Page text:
It wasn’t. Because that wasn’t true for me. I was living a life that wasn’t true for me. I was out of integrity. Denying myself wholeness. Denying myself a sound structure. I made myself unseaworthy.

I’d like to think I’ll never make that mistake again. But life is long, and full of twists and turns. Who knows what calamity could emerge to shake my very foundation? And every new day is an opportunity for microfissures to appear. All it takes is a little complacency, and I’ll be splitting down the middle all over again.

Give me more

There is a part of me – a significant, and close to the surface part – that enjoys a good bit of pain. A part of me inclined toward overexertion, obsession, and prodding open wounds. Most of the time, if you give me pain, you’ll see me smirk with a glint in my eye. Go on, give me more.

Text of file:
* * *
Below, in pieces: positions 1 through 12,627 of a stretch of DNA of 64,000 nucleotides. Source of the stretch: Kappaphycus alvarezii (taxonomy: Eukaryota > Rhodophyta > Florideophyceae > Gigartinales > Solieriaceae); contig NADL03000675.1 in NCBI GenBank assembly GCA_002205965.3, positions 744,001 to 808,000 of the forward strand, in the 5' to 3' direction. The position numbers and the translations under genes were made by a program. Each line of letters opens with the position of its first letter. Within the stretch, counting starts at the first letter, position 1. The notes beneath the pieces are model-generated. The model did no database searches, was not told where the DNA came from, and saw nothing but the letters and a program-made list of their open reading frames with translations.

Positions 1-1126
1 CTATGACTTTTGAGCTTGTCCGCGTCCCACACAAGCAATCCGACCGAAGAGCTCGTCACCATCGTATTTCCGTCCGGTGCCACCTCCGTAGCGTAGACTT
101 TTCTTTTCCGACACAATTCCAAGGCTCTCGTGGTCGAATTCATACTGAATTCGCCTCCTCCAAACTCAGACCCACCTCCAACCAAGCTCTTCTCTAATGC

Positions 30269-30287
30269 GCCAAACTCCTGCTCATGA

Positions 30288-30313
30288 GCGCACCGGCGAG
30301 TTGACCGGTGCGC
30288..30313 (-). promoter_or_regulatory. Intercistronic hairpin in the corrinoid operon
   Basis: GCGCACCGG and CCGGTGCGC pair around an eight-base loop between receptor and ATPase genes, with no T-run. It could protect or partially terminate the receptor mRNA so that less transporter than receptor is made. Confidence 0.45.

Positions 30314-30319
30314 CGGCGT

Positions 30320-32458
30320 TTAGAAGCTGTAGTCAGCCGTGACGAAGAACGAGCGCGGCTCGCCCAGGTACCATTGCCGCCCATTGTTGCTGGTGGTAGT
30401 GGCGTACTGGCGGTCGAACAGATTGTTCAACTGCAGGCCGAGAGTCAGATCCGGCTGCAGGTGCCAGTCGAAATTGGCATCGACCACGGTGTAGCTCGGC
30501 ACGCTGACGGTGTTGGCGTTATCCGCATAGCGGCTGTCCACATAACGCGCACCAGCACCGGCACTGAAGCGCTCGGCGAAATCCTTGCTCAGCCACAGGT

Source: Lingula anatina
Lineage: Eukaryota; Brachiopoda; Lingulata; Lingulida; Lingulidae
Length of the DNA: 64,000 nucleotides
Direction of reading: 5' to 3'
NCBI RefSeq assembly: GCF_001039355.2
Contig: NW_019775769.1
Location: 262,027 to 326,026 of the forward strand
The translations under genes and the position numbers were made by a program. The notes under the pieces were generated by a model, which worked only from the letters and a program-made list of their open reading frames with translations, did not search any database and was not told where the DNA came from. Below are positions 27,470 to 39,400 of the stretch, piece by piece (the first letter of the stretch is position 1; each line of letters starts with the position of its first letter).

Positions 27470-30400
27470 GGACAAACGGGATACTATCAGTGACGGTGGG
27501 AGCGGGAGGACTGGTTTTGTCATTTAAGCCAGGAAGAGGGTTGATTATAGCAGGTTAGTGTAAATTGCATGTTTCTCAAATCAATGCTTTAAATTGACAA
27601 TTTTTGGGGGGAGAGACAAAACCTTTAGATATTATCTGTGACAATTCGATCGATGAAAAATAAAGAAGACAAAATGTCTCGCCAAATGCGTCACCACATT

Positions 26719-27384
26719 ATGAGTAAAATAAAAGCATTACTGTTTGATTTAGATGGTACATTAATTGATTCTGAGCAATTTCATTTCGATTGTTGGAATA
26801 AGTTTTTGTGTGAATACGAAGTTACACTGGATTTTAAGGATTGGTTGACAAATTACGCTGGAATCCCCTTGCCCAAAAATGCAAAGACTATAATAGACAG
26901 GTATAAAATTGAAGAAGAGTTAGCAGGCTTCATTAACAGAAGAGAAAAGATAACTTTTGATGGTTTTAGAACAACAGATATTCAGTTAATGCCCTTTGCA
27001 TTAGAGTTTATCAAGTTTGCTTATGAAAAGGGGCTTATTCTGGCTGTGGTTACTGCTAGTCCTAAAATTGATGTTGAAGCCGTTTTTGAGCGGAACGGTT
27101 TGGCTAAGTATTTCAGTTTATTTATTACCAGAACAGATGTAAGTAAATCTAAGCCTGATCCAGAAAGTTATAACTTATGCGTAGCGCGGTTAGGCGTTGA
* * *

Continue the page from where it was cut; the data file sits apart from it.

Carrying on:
I’ve often thought that, if I was ever unlucky enough to find myself in a hostage situation, or being tortured for compliance or something, I’d be quite likely to get myself killed. Because I’d fucking brat. Like, don’t get me wrong, I am terrified of both death and authority, I’ll be a very good girl up to a point, but push a certain button in me and I will resist you relentlessly, I will goad you into punishing me, and all the while I’ll be smirking bitterly with a glint in my eye. I think the term is defiant. It’s like I never grew out of seeing how much I can get away with.

I’ve had to temper that to be a decent parent, because I can’t afford the recovery time. I’ve had to tame myself. But I think I went too far.